While we all participate in the “Traditional Wedding” events, do we really understand why we do them or where they originated from? Or are we used to hearing “It’s tradition!”, that we just automatically include it in our special day? While some traditions have continued to withhold its standing in the centuries of weddings, there are some traditions that are no longer viewed as important. But maybe understanding why these traditions were first started may give you a reason to add them back into your wedding day.
Bridesmaids– Bridesmaids were first asked to stand next to the Bride, in the exact same attire, in order to confuse evil spirits from fixating on the bride and bring any bad luck upon her. They felt the more they looked like the bride, the better chance they had in fooling the evil spirits that may be lurking around the couple.
Best Man– Grooms first started “choosing” their brides by stealing them from their families; the man would take along his strongest, best male friend with him to help fight off the family while trying to steal the woman. The best friend would then accompany the bride and groom up to the alter in order to protect the bride, and prevent anyone from harming her or stealing her back.
Bride’s Veil – The veil was also used to fight off evil spirits; it was originally worn in a flame color in order to scare off evil and protect the bride. The veil later became a symbol of youth, purity, modesty and respect – still continuing the hopes of warding off evil energy. The lengths of the veil started to become part of one’s status quo; the longer and thicker the veil, the more powerful the family.
Something Old, New, Borrowed, Blue, A Sixpence in your Shoe – This tradition began with the Old English rhyme “Something Olde, Something New, Something Borrowed, Something Blue, A Sixpence in your Shoe”, with each piece representing a form of good luck. The Something Old tends to be represented by a family object – brides use to wear their mothers or grandmothers wedding dress. Something New represents the good luck, and blessings they are placing on their future; while Something Borrowed was asked to come from a happily married woman, in hopes of passing on the good fortune and joy she had in her marriage. Something Blue is held by the bride to show her love, honor and purity for her groom, and A Sixpence in your Shoe was a wish of wealth onto the newlyweds. While most brides have forgone the sixpence in their shoe, most hold tight of this family driven tradition.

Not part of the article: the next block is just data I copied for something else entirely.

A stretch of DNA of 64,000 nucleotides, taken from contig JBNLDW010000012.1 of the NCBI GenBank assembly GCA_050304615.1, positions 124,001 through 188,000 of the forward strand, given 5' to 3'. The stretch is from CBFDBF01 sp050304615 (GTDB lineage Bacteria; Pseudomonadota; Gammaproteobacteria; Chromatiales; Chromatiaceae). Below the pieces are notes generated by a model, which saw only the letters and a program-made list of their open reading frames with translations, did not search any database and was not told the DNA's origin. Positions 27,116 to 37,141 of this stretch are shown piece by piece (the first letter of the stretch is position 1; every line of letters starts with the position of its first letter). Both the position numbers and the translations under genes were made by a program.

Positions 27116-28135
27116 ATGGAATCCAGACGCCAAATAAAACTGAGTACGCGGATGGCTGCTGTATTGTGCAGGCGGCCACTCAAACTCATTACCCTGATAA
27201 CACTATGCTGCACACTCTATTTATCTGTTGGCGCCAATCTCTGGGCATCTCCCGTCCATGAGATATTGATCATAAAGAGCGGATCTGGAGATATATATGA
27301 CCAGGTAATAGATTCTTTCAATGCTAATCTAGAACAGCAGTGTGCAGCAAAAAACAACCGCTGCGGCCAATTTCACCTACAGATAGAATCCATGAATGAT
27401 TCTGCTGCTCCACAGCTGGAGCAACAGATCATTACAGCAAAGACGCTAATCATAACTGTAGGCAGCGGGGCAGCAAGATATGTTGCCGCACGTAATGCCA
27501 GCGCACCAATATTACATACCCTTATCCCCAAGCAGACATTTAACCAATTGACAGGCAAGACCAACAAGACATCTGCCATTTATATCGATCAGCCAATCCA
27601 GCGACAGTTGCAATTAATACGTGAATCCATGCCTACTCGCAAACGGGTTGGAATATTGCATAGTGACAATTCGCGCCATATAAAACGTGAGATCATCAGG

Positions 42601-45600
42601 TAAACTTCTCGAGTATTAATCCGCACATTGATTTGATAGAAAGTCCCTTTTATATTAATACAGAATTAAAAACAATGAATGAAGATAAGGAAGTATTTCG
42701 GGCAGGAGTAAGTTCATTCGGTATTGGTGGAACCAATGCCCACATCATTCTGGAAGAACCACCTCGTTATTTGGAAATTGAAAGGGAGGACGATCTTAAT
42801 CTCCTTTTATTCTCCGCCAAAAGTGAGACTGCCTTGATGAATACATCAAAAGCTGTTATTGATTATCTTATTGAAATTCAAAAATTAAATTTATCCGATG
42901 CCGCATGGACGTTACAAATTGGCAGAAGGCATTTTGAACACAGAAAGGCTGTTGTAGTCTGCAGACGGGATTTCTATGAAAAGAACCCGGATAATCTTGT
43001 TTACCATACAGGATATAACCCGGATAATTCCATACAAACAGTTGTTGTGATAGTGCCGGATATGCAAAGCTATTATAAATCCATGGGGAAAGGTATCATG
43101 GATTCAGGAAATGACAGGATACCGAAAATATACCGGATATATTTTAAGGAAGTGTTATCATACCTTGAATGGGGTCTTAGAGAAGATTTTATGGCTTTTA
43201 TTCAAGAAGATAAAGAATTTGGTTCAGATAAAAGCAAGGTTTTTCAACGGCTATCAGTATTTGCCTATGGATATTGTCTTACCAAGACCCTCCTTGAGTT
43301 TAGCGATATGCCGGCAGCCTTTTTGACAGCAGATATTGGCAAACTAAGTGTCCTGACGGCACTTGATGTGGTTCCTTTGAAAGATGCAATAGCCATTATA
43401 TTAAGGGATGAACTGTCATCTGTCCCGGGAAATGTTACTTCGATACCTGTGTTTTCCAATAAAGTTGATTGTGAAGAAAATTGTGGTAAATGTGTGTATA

Bride on Grooms Left Side – Because men were so inclined on “stealing” their brides, they were afraid someone would try to steal her away from him; whether it be her family or another man. To protect his bride, he would place her on his left side, so he was able to draw his sword on any harm that may come her way.
Wedding Ring Placement– The Romans believed that the vein in your third finger on your left hand went directly to your heart; therefore wedding rings were placed on this finger. Not only is the circular form of the ring symbolizing the everlasting, continuous love between the couple, but the ring is protecting the vein that travels to one’s heart.
Bride’s Bouquet– The tradition of carrying the bouquet was not always the gorgeous floral arrangements they are today; the original bouquet carried was made up of garlic and dill. This traditional originated during the time of the Plague, and it was believed that holding the bouquet up to your face would help with survival. Over time, Brides started adding flowers to mask the smell of the herbs, and it was later stated that carrying a floral bouquet was a symbol of fertility.
Tossing of Bouquet – After the ceremony, women guests use to chase down the bride, trying to rip pieces from her dress and bouquet, in hopes to receive some of her good luck. At the end of the night, the bride’s dress would be ripped to shreds and she would be battered and bruised. In hopes of not being attacked, the brides started tossing their bouquet at the women and running away. The tradition then later became only for the single women guests, in belief that if they caught the bouquet they would be the next to marry.
Regardless of tradition, your wedding day is about you and your significant other starting your new life together. So choose traditions that represent you, do not use ones that you do not believe in and do not forget to start a few of your own!